The school in Masná still serves its purpose. However the German Gymnazium, where Franz was enrolled thanks to his excellent grades and despite doubts about his abilities, is no longer standing today.

The school in Masná Street | Photo: Štěpánka Budková,  Radio Prague International

It was housed in the Kinsky Palace on Old Town Square, which is now occupied by the National Gallery. And the building has another strong connection to the writer: Hermann Kafka had a shop at this prestigious address, from the year 1912 on. Our next stop is nearby, on Celetná St.

German Gymnazium and a shop of Kafka’s father were housed in the Kinský Palace on Old Town Square | Photo: Magdalena Hrozínková,  Radio Prague International
House U tří králů in Celetná Street just below the Church of Our Lady before Týn | Photo: Štěpánka Budková,  Radio Prague International

“First we will focus on the house located just below the Church of Our Lady before Týn. Today it houses a Kodak Express store and a gift shop. Kafka's family moved in there. His father had warehouses and a big store there. He also employed Kafka’s mother, who sat at the cash register, and a couple of clerks. A window from Kafka's room looked directly onto the Týn Church. Interestingly, during the communist era, the room was used by the secret police; it was through that window that they kept track of who came to the church."

But it turns out there are even more buildings around Old Town Square connected to Kafka. Dana Kratochvílová highlights one.

Hrzán Palace | Photo: VitVit,  Wikimedia Commons,  CC BY-SA 3.0

“We are in Celetná St, in front of the Hrzán Palace, at no. 12. It once belonged to the Hrzán noble family from Harasov. Hermann Kafka owned a warehouse with textile goods in the building. It was already toward the end of his successful business career, when he stopped doing retail himself and only supplied goods to shops in Prague and other cities.”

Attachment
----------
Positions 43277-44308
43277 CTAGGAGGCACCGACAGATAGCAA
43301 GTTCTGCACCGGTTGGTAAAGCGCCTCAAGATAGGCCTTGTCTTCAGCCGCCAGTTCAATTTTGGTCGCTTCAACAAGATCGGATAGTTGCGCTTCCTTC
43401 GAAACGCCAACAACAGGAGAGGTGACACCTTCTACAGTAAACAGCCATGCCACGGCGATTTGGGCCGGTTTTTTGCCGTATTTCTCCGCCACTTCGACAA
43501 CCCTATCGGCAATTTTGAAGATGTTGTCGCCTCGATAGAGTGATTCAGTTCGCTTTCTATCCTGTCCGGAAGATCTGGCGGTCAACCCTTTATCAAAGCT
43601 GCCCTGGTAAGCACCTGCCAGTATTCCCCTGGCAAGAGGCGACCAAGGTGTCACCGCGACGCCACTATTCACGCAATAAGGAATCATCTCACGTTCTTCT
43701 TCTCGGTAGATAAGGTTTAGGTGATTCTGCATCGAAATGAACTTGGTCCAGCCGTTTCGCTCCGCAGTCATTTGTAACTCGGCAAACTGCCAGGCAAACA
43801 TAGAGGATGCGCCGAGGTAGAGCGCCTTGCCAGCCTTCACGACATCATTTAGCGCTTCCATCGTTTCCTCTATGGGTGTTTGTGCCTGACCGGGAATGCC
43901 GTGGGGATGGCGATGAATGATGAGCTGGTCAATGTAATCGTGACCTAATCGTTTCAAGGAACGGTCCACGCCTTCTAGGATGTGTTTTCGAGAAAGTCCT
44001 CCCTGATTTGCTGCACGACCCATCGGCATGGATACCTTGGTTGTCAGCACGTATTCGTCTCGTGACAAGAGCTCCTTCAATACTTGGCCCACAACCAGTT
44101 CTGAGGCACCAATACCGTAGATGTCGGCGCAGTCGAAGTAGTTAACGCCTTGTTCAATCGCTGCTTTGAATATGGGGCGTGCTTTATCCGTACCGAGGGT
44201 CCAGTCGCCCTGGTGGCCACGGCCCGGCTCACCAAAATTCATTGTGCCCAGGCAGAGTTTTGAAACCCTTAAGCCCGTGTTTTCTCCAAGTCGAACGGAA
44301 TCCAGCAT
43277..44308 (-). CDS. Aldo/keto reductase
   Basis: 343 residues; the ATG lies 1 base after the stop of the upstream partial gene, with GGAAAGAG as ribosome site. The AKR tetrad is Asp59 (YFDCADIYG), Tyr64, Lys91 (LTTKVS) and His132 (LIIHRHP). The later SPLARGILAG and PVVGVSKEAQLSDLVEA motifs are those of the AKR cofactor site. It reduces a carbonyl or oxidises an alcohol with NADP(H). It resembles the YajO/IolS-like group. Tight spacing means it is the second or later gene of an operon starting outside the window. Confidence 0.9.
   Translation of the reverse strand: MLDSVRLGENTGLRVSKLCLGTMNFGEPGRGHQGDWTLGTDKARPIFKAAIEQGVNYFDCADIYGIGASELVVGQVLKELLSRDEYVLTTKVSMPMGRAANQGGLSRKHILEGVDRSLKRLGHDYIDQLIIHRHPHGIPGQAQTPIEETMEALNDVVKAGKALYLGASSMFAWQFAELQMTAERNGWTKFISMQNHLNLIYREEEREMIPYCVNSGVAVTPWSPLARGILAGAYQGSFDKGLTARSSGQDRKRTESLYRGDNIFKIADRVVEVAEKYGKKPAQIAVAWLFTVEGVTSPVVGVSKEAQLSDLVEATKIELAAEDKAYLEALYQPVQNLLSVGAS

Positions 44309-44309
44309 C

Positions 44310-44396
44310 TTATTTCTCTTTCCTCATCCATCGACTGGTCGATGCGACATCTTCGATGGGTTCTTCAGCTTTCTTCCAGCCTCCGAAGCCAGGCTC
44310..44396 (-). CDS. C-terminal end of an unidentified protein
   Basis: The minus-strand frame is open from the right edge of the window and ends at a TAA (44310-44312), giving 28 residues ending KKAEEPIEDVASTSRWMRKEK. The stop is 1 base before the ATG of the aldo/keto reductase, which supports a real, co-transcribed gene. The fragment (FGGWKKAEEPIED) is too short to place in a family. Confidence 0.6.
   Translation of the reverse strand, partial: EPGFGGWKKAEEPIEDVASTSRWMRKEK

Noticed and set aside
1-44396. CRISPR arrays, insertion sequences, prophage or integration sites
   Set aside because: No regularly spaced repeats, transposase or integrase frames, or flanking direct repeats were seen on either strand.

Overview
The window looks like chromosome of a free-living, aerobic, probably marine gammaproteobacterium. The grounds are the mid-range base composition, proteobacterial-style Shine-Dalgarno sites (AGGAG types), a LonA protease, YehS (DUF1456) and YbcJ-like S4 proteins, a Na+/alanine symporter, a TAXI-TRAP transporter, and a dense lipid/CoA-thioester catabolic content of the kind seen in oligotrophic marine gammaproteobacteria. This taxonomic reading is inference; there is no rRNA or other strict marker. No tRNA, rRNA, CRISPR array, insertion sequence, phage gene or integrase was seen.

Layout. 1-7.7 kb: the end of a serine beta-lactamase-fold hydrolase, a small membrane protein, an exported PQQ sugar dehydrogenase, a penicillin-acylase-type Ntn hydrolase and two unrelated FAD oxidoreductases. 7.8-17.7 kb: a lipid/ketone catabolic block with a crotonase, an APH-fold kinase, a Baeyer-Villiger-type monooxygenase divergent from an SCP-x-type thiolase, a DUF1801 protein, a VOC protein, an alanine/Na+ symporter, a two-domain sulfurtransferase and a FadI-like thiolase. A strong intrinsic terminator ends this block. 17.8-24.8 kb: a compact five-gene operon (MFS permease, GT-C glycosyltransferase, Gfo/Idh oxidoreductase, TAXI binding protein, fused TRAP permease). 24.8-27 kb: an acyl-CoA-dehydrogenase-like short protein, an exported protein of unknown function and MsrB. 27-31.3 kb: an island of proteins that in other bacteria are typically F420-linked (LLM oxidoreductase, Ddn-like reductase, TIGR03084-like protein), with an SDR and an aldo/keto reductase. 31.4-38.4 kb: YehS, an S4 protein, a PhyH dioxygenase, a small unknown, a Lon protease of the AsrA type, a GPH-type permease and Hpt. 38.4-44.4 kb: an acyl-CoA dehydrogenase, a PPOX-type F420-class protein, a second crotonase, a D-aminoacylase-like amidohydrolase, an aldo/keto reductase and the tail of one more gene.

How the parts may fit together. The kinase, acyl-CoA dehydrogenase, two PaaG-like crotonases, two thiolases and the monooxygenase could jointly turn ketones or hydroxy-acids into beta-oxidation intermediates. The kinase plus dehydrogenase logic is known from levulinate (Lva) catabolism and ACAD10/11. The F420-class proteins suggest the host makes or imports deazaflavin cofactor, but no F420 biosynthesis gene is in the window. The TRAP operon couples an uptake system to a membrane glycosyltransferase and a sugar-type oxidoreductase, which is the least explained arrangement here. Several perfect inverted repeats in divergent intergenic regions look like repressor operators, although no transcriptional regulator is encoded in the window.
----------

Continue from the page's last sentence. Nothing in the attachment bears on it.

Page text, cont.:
Kamzíková Street | Photo: Kristýna Maková,  Radio Prague International

One can pass through the Hrzán Palace, which is a cultural monument, to the inconspicuous Kamzíková St. It was once home to one of Prague’s most high-class brothels, the House of the Red Peacock.

Many well-known names were clients there, including Franz Kafka. It is possible that he visited the brothel during his studies at Charles University, formerly known as Charles-Ferdinand University, which is just around the corner.

The building of the Assicurazioni Generali on the corner of Wenceslas Square and Jindřišská Street | Photo: Štěpánka Budková,  Radio Prague International

“Right now we are standing in front of the Karolinum, at one end of Ovocný trh, the Fruit Market, where Kafka studied law. At first he chose chemistry, but he soon dropped out. He began his studies in 1901 and graduated with a doctorate in law in 1906. He dreamed of going to Italy for a time after his studies, but this didn’t work out. In 1907, at the age of 24, he joined the Prague branch of the insurance company Assicurazioni Generali, which was based in Trieste. The firm built a huge neo-Baroque building on the corner of Wenceslas Square and Jindřišská St.”

Kafka worked in that grand building for some time, before moving to another insurance company a short walk away.

Building of the Workers’ Accident Insurance Company in Na Poříčí Street | Photo: Štěpánka Budková,  Radio Prague International

“It was a time when, in connection with the establishment of factories, people started talking about occupational safety and workers' insurance. As a clerk with a law degree, Kafka devoted himself to this field. After two years he took a job at the Workers’ Accident Insurance Company in Na Poříčí St. He stayed there until 1922, when he asked to be released for health reasons. He spent his entire working life at the insurance company and made a very respectable career there.”


The 100th anniversary of Franz Kafka's death offers the opportunity to look at Kafka's work and life from current and new perspectives. All events, exhibitions, lectures, literary links can be found on the Project Kafka2024 website.



  • In Kafka's footsteps

    Franz Kafka was born in Prague, but where specifically did the world-famous writer grow up? Where did he draw inspiration, or even go on holiday?